Digital liquid-scintillation counting and effective pulse-shape discrimination with artificial neural networks
Artikel i vetenskaplig tidskrift, 2015
A typical problem in low-level liquid scintillation (LS) counting is the identification of alpha particles in the presence of a high background of beta and gamma particles. Especially the occurrence of beta-beta and beta-gamma pile-ups may prevent the unambiguous identification of an alpha signal by commonly used analog electronics. In this case, pulse-shape discrimination (PSD) and pile-up rejection (PUR) units show an insufficient performance. This problem was also observed in own earlier experiments on the chemical behaviour of transactinide elements using the liquid-liquid extraction system SISAK in combination with LS counting alpha-particle signals from the decay of the transactinides could not be unambiguously assigned. However, the availability of instruments for the digital recording of LS pulses changes the situation and provides possibilities for new approaches in the treatment of LS pulse shapes. In a SISAK experiment performed at PSI, Villigen, a fast transient recorder, a PC card with oscilloscope characteristics and a sampling rate of 1 giga samples s(-1) (1 ns per point), was used for the first time to record LS signals. It turned out, that the recorded signals were predominantly alpha, beta-beta and beta-gamma pile up, and fission events. This paper describes the subsequent development and use of artificial neural networks (ANN) based on the method of "back-propagation of errors" to automatically distinguish between different pulse shapes. Such networks can "learn" pulse shapes and classify hitherto unknown pulses correctly after a learning period. The results show that ANN in combination with fast digital recording of pulse shapes can be a powerful tool in LS spectrometry even at high background count rates.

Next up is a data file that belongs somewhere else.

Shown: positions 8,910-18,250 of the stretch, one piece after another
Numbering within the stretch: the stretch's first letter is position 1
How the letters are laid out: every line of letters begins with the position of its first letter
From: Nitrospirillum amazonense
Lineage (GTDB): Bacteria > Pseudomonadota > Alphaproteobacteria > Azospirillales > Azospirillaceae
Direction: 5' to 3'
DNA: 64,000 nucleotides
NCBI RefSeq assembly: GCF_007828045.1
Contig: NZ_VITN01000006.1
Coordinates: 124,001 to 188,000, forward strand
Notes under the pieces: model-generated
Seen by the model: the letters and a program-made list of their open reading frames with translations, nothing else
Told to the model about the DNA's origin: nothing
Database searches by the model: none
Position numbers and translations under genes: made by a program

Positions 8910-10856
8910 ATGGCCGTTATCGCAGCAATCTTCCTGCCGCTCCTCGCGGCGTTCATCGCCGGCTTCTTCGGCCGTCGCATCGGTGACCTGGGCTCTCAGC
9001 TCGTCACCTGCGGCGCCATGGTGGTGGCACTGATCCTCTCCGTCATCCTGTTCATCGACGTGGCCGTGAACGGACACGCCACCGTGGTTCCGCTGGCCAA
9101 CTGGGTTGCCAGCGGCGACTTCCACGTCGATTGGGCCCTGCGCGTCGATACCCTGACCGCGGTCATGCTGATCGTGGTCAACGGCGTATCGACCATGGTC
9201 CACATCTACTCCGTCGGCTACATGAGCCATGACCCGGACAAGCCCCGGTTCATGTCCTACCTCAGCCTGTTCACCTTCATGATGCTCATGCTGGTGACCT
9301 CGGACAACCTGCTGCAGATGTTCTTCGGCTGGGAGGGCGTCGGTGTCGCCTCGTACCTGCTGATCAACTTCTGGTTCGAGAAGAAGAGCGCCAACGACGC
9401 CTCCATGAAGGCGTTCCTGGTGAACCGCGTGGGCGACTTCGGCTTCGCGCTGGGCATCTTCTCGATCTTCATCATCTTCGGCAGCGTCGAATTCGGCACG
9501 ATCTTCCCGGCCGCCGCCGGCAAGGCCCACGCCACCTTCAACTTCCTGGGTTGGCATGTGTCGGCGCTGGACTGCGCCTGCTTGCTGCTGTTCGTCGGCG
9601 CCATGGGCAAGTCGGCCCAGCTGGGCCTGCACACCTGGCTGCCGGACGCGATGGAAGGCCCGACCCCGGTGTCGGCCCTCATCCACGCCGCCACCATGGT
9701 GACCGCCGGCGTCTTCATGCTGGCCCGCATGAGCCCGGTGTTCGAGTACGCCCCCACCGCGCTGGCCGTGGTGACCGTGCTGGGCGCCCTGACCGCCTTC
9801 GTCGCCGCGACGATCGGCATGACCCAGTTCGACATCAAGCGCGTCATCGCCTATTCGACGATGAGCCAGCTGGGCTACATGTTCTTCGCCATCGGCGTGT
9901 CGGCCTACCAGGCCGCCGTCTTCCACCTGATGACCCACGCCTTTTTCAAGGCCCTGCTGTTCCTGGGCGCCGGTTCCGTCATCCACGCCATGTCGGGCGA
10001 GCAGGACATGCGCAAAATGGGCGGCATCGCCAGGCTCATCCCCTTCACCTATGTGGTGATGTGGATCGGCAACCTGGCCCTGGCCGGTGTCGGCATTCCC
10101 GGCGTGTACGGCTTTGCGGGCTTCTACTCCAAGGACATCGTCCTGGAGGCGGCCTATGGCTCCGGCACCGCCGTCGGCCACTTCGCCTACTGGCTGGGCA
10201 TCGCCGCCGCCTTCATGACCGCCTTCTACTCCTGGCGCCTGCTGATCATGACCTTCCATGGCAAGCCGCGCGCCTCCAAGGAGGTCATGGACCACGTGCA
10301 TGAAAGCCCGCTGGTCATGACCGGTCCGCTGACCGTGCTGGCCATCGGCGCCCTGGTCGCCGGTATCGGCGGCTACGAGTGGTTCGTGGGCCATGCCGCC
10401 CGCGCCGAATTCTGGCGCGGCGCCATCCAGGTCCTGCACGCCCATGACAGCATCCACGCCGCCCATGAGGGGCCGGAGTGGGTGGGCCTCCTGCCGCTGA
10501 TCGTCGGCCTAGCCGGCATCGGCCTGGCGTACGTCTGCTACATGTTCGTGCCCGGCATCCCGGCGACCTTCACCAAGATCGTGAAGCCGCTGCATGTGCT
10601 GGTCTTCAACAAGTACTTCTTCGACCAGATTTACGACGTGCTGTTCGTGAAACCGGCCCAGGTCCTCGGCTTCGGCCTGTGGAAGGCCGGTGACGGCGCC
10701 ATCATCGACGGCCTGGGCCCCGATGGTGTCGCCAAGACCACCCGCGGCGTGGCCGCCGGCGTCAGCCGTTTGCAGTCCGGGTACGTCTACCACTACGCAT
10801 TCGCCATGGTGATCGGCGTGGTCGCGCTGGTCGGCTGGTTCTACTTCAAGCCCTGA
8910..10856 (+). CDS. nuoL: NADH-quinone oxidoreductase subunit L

Analog pulse-shape discrimination and pile-up rejection
Digital recording of pulse shapes
Liquid scintillation counting
Artificial neural networks